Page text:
Posted on November 2nd, 2009 by
University Stadium will be awash in pink on November 21 in the name of breast cancer awareness. While the University of New Mexico Lobos are playing the Colorado State University Rams on the football field, fans and cancer survivors will be tackling breast cancer awareness from the stands. As attendees are encouraged to wear and “Think Pink” – the theme of the game, the Lobos will be wearing printed pink ribbons on the back of their football helmets to honor breast cancer survivors and raise awareness of breast cancer.
“We are so proud to have such strong support for breast cancer awareness in New Mexico,” said Dr. Cheryl Willman, Director and CEO of the UNM Cancer Center. “This is our third year to host Think Pink events, and we continue to be amazed by the way our community champions this important cause.”
According to the UNM Cancer Center, nearly 1,100 New Mexican women are diagnosed with invasive breast cancer each year, and another 220 die from the disease. Breast cancer accounts for one-third of all women’s cancer cases in the state. Breast cancer is the leading cause of cancer death among Hispanic, Native American and African American women and is the most frequently diagnosed cancer of women in all ethnic groups in New Mexico.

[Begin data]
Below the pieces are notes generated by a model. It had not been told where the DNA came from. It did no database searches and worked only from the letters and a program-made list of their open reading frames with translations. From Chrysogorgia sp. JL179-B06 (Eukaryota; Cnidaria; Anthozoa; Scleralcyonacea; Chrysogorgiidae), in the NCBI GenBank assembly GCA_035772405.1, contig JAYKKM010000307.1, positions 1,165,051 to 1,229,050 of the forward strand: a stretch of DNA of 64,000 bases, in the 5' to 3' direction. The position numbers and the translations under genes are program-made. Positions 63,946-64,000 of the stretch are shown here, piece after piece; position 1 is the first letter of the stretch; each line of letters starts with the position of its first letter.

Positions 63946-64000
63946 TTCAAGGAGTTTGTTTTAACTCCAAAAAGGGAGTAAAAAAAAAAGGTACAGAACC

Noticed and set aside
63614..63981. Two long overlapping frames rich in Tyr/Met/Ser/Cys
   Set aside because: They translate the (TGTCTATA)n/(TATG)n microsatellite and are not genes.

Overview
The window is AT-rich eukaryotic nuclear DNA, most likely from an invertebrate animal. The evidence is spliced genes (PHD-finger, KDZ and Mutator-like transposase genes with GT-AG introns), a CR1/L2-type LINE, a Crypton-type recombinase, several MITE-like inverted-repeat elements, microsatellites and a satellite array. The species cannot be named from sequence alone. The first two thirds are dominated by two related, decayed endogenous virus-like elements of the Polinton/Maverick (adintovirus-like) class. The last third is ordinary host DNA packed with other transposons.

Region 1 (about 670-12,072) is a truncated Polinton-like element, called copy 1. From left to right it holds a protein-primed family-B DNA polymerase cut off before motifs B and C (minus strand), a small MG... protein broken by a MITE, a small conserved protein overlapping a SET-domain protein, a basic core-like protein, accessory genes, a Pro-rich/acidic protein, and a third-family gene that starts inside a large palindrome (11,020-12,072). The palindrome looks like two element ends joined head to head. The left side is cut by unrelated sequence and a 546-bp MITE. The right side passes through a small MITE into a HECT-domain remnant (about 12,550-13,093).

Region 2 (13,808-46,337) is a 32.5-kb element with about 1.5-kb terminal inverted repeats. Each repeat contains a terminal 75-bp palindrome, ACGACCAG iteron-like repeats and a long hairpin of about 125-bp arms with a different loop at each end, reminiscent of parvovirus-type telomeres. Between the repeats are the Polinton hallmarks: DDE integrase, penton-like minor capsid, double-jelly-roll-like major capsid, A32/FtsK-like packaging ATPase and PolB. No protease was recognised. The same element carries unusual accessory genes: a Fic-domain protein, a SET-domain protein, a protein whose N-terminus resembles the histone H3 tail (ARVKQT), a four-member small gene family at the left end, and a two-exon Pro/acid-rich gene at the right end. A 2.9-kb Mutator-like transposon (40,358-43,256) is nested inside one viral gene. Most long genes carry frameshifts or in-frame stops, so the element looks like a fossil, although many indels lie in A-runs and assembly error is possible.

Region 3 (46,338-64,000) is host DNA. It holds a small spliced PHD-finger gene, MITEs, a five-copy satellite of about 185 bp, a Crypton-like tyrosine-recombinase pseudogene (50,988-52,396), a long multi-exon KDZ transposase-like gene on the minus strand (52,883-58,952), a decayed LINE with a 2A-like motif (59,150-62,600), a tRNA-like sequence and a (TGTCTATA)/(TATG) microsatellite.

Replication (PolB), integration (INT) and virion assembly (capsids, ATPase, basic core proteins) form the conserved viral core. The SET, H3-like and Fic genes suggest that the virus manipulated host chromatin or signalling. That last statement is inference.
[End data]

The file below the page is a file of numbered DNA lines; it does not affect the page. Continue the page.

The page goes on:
Breast cancer survivors will be acknowledged at the end of the first quarter, and UNM Hospitals will provide pink “Howl Towels” and water bottles for both fans and survivors.
If you are interested in showing your support for breast cancer awareness and honoring survivors at the game, please wear pink to the game. Tickets for the game are available from UNM Athletics; please visit http://www.golobos.com for details.
The UNM Cancer Center is the Official Cancer Center of the State of New Mexico, and one of only 65 National Cancer Institute designated cancer centers in the nation. It is home to 85 board-certified oncology physicians representing every cancer specialty and more than 120 research scientists hailing from such prestigious institutions as M.D. Anderson, Johns Hopkins and the Mayo Clinic.
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